Use of cavitating jet for introducing compressive residual stress

H. Soyama, J. D. Park, Masumi Saka

Research output: Contribution to journalArticlepeer-review

72 Citations (Scopus)


In an attempt to strengthen the surface of materials, the potential of using a cavitating jet to form compressive residual stress has been investigated. Introducing compressive residual stress to a material surface provides improvement of the fatigue strength and resistance to stress corrosion cracking. In general, cavitation causes damage to hydraulic machinery. However, cavitation impact can be used to form compressive residual stress in the same way as shot peening. In the initial stage, when cavitation erosion progresses, only plastic deformation, without mass loss, takes place on the material surface. Thus, it is possible to form compressive residual stress without any damage by considering the intensity and exposure time of the cavitation attack. Cavitation is also induced by ultrasonic, high-speed water tunnel and high-speed submerged water jet, i.e., a cavitating jet. The great advantage of a cavitating jet is that the jet causes the cavitation wherever the cavitation impact is required. To obtain the optimum condition for the formation of compressive residual stress by using a cavitating jet, the residual stresses on stainless steel (JIS SUS304 and SUS316) and also copper (JIS C1100) have been examined by changing the exposure time of the cavitating jet. The in-plane normal stresses were measured in three different directions on the surface plane using the X-ray diffraction method, allowing for the principal stresses to be calculated. Both of the principal stresses are found changing from tension to compression within a 10 s exposure to the cavitating jet. The compressive residual stress as a result of the cavitating jet was found to be saturated after a certain time, but it starts decreasing, and finally, it approaches zero asymptotically. It could be verified in the present study that it was possible to form compressive residual stress by using a cavitating jet, and the optimum processing time could also be realized. The great difference between the water jet in water and air has also been shown in this regard.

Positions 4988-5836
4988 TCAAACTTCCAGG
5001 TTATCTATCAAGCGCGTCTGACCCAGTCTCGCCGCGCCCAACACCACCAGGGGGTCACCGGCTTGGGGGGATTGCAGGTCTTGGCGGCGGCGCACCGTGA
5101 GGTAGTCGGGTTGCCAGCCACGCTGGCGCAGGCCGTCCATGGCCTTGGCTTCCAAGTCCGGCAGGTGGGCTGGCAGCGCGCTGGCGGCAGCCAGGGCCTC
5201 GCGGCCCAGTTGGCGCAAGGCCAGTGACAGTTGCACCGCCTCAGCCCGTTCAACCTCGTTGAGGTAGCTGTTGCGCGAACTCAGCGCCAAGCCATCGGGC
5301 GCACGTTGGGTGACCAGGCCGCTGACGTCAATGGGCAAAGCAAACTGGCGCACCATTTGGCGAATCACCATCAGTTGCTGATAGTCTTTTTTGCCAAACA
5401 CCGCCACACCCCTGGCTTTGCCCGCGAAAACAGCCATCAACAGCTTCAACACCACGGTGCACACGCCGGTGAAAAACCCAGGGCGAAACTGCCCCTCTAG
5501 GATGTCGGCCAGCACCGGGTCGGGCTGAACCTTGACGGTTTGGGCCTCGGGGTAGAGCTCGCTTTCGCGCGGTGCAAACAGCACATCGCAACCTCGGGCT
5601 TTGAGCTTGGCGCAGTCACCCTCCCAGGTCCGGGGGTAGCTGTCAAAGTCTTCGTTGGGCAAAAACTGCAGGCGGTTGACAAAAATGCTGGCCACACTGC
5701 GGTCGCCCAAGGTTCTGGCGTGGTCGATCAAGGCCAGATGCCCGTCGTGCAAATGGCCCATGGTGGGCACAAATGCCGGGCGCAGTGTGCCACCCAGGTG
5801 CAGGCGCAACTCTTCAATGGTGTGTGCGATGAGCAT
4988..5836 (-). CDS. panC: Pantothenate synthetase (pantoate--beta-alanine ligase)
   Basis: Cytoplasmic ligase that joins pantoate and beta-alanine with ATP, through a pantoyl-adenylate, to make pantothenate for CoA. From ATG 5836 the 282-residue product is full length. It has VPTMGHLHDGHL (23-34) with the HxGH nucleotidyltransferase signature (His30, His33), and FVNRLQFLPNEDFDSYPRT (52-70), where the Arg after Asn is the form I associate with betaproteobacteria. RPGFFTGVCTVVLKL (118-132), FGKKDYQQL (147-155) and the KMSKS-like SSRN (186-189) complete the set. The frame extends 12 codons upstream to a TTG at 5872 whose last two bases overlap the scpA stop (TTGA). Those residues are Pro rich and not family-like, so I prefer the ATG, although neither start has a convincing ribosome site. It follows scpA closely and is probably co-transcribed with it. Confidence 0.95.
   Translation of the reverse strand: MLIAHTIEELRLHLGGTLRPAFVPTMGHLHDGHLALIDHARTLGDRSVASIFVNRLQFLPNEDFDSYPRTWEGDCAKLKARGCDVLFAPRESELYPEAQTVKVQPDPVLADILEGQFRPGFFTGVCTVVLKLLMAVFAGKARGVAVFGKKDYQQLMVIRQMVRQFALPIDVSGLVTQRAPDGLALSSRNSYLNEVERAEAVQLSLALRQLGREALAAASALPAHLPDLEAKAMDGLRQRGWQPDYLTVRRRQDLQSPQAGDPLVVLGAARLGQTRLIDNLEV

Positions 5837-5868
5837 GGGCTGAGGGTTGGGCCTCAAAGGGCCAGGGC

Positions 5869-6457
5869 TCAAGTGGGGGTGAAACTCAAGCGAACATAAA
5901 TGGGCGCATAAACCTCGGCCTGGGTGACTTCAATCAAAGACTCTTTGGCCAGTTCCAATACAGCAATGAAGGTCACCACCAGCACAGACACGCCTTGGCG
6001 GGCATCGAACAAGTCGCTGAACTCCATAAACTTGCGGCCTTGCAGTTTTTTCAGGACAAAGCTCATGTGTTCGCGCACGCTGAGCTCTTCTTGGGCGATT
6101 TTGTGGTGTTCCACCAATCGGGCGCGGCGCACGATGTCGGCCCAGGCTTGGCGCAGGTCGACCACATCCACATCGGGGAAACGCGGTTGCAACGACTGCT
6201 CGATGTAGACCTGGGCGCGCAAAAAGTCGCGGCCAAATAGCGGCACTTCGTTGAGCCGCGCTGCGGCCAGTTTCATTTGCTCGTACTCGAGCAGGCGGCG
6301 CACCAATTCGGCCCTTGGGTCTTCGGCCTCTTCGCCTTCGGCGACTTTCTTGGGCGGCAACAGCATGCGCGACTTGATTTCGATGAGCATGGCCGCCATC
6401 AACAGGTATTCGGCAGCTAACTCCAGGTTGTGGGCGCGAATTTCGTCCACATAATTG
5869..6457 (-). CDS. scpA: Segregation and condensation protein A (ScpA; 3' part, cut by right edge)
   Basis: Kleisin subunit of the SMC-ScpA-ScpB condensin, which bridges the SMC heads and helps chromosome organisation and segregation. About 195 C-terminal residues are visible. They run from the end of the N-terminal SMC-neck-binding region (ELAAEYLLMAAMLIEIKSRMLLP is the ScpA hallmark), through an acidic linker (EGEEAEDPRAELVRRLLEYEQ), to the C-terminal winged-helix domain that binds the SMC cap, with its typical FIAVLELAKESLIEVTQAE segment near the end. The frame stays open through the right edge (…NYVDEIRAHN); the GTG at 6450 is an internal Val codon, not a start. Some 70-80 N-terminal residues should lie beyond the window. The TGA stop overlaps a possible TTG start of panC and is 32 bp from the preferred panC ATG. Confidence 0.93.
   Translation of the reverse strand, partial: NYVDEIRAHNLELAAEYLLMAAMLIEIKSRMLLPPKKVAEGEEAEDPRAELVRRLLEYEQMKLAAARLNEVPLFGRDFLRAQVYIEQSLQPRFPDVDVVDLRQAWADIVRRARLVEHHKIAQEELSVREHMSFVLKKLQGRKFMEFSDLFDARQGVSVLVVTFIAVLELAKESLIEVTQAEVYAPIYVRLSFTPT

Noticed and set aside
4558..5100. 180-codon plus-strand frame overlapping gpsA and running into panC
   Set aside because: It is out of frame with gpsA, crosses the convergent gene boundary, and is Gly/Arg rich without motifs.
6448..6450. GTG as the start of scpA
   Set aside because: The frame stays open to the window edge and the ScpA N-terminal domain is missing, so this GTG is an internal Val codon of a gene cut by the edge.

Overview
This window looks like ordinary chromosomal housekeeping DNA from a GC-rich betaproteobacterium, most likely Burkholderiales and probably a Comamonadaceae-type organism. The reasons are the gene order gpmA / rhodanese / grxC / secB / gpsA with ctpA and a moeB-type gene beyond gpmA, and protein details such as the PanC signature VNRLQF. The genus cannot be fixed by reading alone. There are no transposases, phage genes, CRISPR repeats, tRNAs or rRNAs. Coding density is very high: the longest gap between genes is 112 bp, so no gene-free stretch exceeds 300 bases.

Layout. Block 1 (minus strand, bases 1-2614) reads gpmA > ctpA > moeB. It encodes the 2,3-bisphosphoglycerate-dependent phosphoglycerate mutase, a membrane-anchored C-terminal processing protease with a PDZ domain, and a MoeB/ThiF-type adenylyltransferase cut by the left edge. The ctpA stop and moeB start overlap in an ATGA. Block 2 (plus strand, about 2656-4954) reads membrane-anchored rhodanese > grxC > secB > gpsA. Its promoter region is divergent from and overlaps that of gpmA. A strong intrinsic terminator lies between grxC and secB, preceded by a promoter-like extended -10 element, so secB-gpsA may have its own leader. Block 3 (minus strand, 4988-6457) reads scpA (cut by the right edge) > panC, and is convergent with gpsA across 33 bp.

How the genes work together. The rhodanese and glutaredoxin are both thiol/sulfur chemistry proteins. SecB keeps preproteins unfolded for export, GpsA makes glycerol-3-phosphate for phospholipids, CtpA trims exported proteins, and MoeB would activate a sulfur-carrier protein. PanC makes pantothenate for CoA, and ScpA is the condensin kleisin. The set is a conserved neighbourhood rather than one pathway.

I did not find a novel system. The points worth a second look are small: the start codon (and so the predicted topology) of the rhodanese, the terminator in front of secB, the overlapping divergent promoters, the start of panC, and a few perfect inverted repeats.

Original languageEnglish
Pages (from-to)83-89
Number of pages7
JournalJournal of Manufacturing Science and Engineering, Transactions of the ASME
Issue number1
Publication statusPublished - 2000 Feb

ASJC Scopus subject areas

  • Control and Systems Engineering
  • Mechanical Engineering
  • Computer Science Applications
  • Industrial and Manufacturing Engineering


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